$227 Million Settlement Reached in Market Street Building Collapse Case
February 8th, 2017 by Wapner Newman
Wapner, Newman, Wigrizer, Brecher & Miller is proud that the long civil trial stemming from the 2013 building collapse on Market Street has concluded with a $227 million settlement, which is believed to be the largest personal injury settlement in Pennsylvania history. After only four hours of deliberation, the jury returned a unanimous verdict and decided the Salvation Army was 75% responsible.
“The important message to the Philadelphia business community is that the safety of your employees and customers needs to be your number one priority,” said Steven Wigrizer. “It is more important than your business plan, growth or profits. If you forget that message in this city, there will be accountability.”
“I am very proud right now. I’m proud of our trial team,” Wigrizer said. “I’m especially proud of the survivors and the families of those who didn’t survive for seeing this through to the conclusion, despite the emotional toil. I am proud of our court system and Judge Sarmina, who along with the lawyers, worked day and night throughout this five-month trial. I am proud to be a Philadelphian today.”
The collapse led to the death of seven people and the injuries of 12 other victims. Survivors of the deceased victims, along with victims injured in the collapse, were represented by attorneys from four different law firms, including Steven G. Wigrizer and Jason S. Weiss from Wapner, Newman, Wigrizer, Brecher & Miller. In addition to Mr. Wigrizer and Mr. Weiss, the members of the talented Plaintiffs’ trial team who represented the seven individuals who died as a result of this tragedy include Robert J. Mongeluzzi and Jeffrey P. Goodman of Saltz, Mongeluzzi, Barrett & Bendesky, Harry M. Roth and James Begley of Cohen, Placitella, & Roth, and Adam Grutzmacher of Clearfield & Kofsky.
Steve Wigrizer and Jason Weiss represented the families of two victims in the building collapse, the family of Mary Simpson and the family of Roseline Conteh.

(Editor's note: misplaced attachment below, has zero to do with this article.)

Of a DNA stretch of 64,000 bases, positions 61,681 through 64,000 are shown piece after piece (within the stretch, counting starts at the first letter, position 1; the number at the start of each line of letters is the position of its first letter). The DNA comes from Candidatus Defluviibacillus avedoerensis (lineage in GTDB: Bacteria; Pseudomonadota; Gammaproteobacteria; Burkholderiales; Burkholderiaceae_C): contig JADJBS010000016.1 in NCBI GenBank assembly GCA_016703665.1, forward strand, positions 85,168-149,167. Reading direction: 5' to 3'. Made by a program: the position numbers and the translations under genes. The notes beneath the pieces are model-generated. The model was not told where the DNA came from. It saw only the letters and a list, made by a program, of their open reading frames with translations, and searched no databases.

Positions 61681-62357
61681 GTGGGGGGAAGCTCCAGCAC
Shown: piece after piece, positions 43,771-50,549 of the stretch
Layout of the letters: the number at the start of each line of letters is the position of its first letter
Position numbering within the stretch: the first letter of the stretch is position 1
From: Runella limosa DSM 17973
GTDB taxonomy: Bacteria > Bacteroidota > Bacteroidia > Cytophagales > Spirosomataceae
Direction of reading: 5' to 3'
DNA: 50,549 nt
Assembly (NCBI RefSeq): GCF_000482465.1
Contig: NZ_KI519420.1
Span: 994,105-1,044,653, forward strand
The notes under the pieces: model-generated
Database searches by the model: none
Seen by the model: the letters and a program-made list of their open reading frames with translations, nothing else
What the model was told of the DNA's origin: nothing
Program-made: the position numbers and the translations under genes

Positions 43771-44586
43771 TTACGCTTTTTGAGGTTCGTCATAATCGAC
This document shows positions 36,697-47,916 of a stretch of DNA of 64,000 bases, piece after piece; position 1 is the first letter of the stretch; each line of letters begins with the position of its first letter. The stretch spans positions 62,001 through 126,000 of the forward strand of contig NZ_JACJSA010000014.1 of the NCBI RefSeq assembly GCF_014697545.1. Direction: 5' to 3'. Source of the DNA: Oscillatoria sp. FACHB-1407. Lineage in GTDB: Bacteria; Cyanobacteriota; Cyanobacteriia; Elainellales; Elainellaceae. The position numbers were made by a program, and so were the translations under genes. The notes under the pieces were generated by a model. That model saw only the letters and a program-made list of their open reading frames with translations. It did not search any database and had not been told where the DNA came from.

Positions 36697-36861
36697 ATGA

The Lives Lost…
Mary Simpson was only 24 years old when she died. She was an aspiring audio engineer who fully devoted herself to her music. She deeply believed in the power and possibility that music could unify a people regardless of differences in race, faith, gender or other divisions.
Roseline Conteh was a 52-year-old nursing assistant. She came to this country from Sierra Leone in Africa, a country engulfed in civil war for 11 years, during which she lost her mother. From sheer determination, hard work and luck, she made it to the United States, though she had to leave her family behind. Eventually, she brought her husband and other family members to the United States, too.
Roseline educated herself and went to school, taking two jobs and working six days a week. She died on a Wednesday, her only day off. She liked to go to the Salvation Army to purchase clothing for her family, here and in Sierra Leone. Her nickname was ‘Ma’. Active in her community, she never turned anyone down; whenever anyone needed anything, they went to Ma’s house.
At the time that the contractor and excavator were being prosecuted, our attorneys told the media that there was a larger story that needed to be told. It was that story that the attorneys told during this case. The jury obviously agreed with their assessment: the two individuals who were criminally prosecuted were only held 1 percent responsible for the collapse, while the jury held the Salvation Army primarily responsible for the loss of life and trauma of all victims.
The tragic building collapse, like so many other tragedies, did not have to happen. This civil trial provides relief to the victims of that collapse, but it also sends a strong message to businesses that safety should always be a top priority. We’re proud of Steve Wigrizer and Jason Weiss for the work they’ve done and the message they’ve sent.
The results of this case are a testament to the power of the United States’ legal system.
“One of the jurors came up to me and gave me a hug. She was from Bosnia,” Wigrizer said. “In Bosnia, they don’t have the right to file civil cases. She felt so thankful to be an American where ordinary people can go into a courtroom and have lawyers working for them to fight for justice. I’m also proud to be an American today.”